This Wharton 2012 Application tip post is one of a series of posts providing Executive MBA application and essay advice for applicants to top EMBA programs around the world for the new admissions cycle. Check out the entire 2012 EMBA Application Tips series for more valuable EMBA essay advice.
My tips for answering Wharton’s EMBA essay questions are in blue below.
The Wharton EMBA adcom shows a very clear focus in its set of essay questions (in black font). It wants to understand your goals and how executive business studies support them (essay 1), it wants to get a glimpse of you as a person and as a professional (essay 2), and it wants to make sure that once you commit to taking one of their precious slots, you’ll stay for the duration (essay 3). This trio of essays comprises a clear, well-rounded picture for the adcom with no excess meandering – they want straightforward substance. Moreover, while they focus on professional topics, essay 2 provides an opportunity to discuss a non-work experience (in the first option about leadership) if you have something of particular relevance, import, or interest outside the professional realm that would enhance your application.
What is your career objective and how will the Wharton MBA Program for Executives contribute to your attainment of these objectives? (no word limit)
Don’t clap in glee or sigh in relief to see “no word limit” – that phrase simply means you have to impose your own discipline, and failure to do so will undermine your essay. With that point in mind, I suggest keeping this essay to between 500 and 850 words should suffice – long enough to thoroughly answer the question but short enough to employ focus, concision, and thoughtful selection of content. Also, resist the temptation to review your career progress, which is not asked for. Limit discussion of career progress to points relevant (directly or indirectly) to your goals.
You may want to start with where you are in your career to set the context, and discuss how the MBA learning will enable you to achieve your immediate goals in your current role. In describing your goals at any given point, short- or long-term, clarify why you are taking that step or pursuing that role. In discussing how the program will benefit you, be specific: describe what skills and knowledge you need, and how the program meets those needs. Also refer to the structure and special features of the program, noting how you will benefit from them.
Answer one of the following three questions (500 word limit):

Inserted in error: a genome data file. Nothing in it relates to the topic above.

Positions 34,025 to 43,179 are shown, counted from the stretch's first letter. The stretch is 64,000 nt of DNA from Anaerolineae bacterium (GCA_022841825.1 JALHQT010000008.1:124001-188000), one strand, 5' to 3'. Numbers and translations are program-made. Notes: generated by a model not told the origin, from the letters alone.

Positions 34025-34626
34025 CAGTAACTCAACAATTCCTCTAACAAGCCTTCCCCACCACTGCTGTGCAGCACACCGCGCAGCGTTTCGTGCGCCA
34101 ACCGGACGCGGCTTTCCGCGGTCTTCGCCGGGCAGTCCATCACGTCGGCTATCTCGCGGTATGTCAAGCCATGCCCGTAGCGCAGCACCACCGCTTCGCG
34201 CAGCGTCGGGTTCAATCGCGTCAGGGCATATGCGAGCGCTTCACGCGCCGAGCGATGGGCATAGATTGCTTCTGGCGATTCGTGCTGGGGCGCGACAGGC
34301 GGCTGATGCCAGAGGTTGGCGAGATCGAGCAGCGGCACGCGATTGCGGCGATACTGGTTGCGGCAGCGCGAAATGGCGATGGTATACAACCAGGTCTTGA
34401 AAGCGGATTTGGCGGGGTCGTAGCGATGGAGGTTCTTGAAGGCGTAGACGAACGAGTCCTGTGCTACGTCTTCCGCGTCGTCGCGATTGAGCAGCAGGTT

- Describe the most significant way, either in or out of your job, that you have demonstrated leadership.
- In one of your Wharton MBA courses, you are given a case assignment to be completed in a study group comprised of six students. What is the most significant strength you would bring to the group process?
- As ‘The Ethicist’ in the New York Sunday Times Magazine often demonstrates, many ethical dilemmas are fairly complex with gray areas making the decision path a challenging one. Give an example of one such dilemma and how you handled it.
In selecting the question, keep in mind a few factors: You want to write about something that is fresh and not redundant of other parts of the application; that helps the adcom get to know you as a person; and that shows an aspect of you that is memorable, distinctive, and relevant. No one of these three options is inherently “better” than the others. Pitfalls to avoid: The first and third questions are straightforward; if you choose one of them, after you complete your story add a short paragraph or even just a sentence or two with a summarizing, reflective point. On the other hand, with the middle question, don’t be lured to just “talk” in abstract descriptive terms about your “significant strength” – rather, ground the discussion in actual experiences and anecdotes.
Given your already demanding job and the desire to remain committed to important family and personal obligations, how do you plan to handle the additional demands on your time once you enroll? (500 word limit)
This straightforward question deserves a straightforward answer. Discuss the accommodations you will make at work, such as delegating more, adjusting travel schedules, etc. You don’t have to go overboard and tell them every single thing you can think of – focus on the most significant two or three things. Also discuss how you will meet your personal responsibilities – even acknowledging that you’ll have less time at the playground with your toddler or mentioning the support of your significant other will give them confidence that you’re facing this issue squarely. If you’ve already had experience successfully balancing school and working full time, by all means mention it.
(Optional) Is there anything else you would like to add that would help us in evaluating your candidacy? (No word limit)
This question’s wording indicates that you can use it not just to explain a problem (low GMAT, employment gap) but also to present new material that you think will enhance your application. However, if you are making the adcom read more than is required, there better be a darn good reason, not just that something is nice to know. First, succinctly explain any points that need explaining. Then, if there is something you feel is important that you haven’t had a chance to discuss elsewhere, write about it, noting why it’s important for the adcom to know. Examples might be details of significant community service or a particularly illuminating work experience.
Deadlines: San Francisco: December 1, 2011 (early), February 6, 2012 (regular); Philadelphia: February 1, 2012 (regular only; if you require an early decision please see website instructions)
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